The iPhone 4S as a production camera?
By now you’ve likely seen the iPhone 4S vs Canon 5D Mk II side by side comparison that Robino Films put up on Vimeo. They are reproduced at Boing Boing and my friend Steve Oakley’s blog. On the face of it the iPhone 4S camera stands up to the 5D MkII very well. Improved resolution to 1080 and real time rolling shutter and stabilization makes this a very much improved video camera over the camera in the iPhone 4.
What isn’t obvious about the test, and what makes it unfair, is that the iPhone 4S camera is a fixed wide angle, fixed lens and limited manual control with the basic camera app. (I expect third parties will create a better camera app in time for the 4S camera.) A DSLR by comparison has a wide selection of lenses, usually manual control and generally more flexible.
The iPhone 4S camera has the advantage that it’s likely to be always with you, and going to give you a decent picture whatever comes up, but is it a production camera?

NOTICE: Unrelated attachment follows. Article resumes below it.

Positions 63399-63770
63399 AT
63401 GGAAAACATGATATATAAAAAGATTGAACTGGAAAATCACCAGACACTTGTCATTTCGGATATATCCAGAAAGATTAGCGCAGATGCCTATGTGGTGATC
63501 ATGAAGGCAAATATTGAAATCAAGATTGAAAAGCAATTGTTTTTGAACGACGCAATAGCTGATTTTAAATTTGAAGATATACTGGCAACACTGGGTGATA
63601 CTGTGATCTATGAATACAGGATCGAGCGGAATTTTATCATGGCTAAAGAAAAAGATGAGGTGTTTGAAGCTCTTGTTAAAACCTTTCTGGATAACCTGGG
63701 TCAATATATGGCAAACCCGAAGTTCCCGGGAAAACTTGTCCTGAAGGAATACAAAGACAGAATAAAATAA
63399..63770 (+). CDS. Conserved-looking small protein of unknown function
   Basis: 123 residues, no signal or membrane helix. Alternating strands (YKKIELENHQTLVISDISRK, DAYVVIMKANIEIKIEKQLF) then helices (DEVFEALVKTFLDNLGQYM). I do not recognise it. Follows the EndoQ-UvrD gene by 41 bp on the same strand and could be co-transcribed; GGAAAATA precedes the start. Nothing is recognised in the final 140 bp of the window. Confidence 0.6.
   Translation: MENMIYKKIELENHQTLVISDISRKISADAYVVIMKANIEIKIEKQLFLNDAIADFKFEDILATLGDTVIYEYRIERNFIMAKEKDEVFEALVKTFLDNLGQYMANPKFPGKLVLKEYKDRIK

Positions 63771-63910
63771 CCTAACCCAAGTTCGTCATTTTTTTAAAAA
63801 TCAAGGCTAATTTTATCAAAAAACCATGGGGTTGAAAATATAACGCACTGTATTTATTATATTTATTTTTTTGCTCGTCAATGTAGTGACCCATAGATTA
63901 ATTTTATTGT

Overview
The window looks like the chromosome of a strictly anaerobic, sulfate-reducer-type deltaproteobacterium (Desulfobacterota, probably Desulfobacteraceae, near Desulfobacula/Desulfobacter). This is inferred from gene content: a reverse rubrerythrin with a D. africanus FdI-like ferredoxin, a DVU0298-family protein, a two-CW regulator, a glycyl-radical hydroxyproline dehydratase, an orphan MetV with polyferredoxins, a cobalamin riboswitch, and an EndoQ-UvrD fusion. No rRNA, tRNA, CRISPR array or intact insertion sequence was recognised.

Not in the classic sense, but I can see it becoming a “C” camera in some circumstances. For example, I’m in the early planning stages for a reality show next year that will be in very cramped circumstances, with limited space to store gear, so every tool has to do multiple duty. Current planning is that our primary camera will be a NEX FS100 with other NEX family cameras as confessionals/B cameras.
Some interviews will need to be recorded and for interviews I’m a big fan of multiple camera setups, simply because it makes editing easier in my opinion. So A camera is the FS 100, An FS 7 for the B and in a Glif mounted on a Gorillapod is an iPhone 4S as a safe, wide shot of the whole interview setup. Something to fall back on!
As an aside, I’m also thinking of using the heavier duty Gorillapod as a way of mounting a Lightpanel 1×1 for soft scene lighting, balanced with some judicious on-camera Lightpanels mini. There are Gorillapod models that will support the 1×1. This is because storing C-stand(s) will be tricky.
In reality production, having a camera that’s ready in seconds makes it more likely a shot will be obtained when needed! I’m sure you know the adage very well: “The best camera is the one you have available when needed!”
And while production cameras don’t get updated every year or two, the iPhone (and all smartphones) do. Just one year after the just-barely-ok iPhone 4 video comes the vastly improved iPhone 4S camera. In mid-to-late 2012 will be another release, with better camera software and tech.
Oh, it’s a halfway decent point-and-shoot still camera as well.